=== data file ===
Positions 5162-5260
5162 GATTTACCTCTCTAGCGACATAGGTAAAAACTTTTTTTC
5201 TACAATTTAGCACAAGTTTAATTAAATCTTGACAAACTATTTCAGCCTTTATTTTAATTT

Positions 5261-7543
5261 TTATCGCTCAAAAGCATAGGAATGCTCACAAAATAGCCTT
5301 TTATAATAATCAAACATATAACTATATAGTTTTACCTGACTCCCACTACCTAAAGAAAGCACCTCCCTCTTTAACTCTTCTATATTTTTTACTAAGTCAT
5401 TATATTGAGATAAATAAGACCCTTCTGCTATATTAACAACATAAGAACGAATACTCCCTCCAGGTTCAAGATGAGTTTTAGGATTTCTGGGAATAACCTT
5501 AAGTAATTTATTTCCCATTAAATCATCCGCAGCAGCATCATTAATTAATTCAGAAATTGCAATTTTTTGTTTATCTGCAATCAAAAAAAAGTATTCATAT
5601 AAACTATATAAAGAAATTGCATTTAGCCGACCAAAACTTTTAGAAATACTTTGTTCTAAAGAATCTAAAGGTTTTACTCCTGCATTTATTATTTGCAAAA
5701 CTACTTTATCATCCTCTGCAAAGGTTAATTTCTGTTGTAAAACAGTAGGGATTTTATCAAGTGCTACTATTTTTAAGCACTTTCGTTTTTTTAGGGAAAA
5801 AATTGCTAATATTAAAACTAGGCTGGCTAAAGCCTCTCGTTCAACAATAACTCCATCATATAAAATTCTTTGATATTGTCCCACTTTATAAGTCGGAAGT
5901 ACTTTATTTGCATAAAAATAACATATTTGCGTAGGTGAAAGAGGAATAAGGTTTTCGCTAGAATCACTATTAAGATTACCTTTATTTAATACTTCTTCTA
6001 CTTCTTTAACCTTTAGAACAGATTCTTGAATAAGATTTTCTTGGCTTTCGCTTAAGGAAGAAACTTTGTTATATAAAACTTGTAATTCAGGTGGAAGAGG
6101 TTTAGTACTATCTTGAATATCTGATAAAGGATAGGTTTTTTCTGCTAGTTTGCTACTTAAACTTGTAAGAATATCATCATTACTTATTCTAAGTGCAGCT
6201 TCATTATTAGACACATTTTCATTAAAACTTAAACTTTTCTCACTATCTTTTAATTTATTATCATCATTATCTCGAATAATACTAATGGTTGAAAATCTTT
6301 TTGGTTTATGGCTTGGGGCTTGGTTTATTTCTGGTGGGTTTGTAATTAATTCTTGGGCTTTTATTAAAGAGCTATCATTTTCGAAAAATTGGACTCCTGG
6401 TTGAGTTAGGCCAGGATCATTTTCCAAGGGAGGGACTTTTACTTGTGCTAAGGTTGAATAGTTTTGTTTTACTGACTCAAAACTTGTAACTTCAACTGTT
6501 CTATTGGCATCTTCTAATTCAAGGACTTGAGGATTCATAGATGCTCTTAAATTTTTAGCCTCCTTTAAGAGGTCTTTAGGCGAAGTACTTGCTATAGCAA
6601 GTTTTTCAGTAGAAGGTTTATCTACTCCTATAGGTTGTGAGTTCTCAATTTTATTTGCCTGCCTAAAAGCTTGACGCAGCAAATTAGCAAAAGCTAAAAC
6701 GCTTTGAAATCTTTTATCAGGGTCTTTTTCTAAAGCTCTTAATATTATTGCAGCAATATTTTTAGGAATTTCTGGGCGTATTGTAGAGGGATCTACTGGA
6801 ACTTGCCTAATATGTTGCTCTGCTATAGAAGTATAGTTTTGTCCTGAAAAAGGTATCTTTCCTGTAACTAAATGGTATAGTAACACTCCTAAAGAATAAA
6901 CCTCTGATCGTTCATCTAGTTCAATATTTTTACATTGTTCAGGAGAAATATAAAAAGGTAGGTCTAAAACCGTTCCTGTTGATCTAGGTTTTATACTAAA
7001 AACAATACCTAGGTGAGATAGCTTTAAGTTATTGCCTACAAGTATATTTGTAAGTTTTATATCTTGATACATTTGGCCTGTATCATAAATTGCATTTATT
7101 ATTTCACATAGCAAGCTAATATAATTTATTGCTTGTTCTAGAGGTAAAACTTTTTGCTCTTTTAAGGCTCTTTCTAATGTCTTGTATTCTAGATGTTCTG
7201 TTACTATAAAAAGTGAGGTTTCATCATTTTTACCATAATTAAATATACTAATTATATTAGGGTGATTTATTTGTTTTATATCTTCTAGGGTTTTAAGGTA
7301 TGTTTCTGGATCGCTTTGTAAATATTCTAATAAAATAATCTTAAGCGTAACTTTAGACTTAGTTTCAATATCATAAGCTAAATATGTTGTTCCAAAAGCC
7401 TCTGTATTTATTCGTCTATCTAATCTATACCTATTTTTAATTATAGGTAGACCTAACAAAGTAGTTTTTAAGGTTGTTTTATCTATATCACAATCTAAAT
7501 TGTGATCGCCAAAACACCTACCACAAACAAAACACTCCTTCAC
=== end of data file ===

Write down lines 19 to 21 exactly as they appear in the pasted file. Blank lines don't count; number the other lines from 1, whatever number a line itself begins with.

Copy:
6601 GTTTTTCAGTAGAAGGTTTATCTACTCCTATAGGTTGTGAGTTCTCAATTTTATTTGCCTGCCTAAAAGCTTGACGCAGCAAATTAGCAAAAGCTAAAAC
6701 GCTTTGAAATCTTTTATCAGGGTCTTTTTCTAAAGCTCTTAATATTATTGCAGCAATATTTTTAGGAATTTCTGGGCGTATTGTAGAGGGATCTACTGGA
6801 ACTTGCCTAATATGTTGCTCTGCTATAGAAGTATAGTTTTGTCCTGAAAAAGGTATCTTTCCTGTAACTAAATGGTATAGTAACACTCCTAAAGAATAAA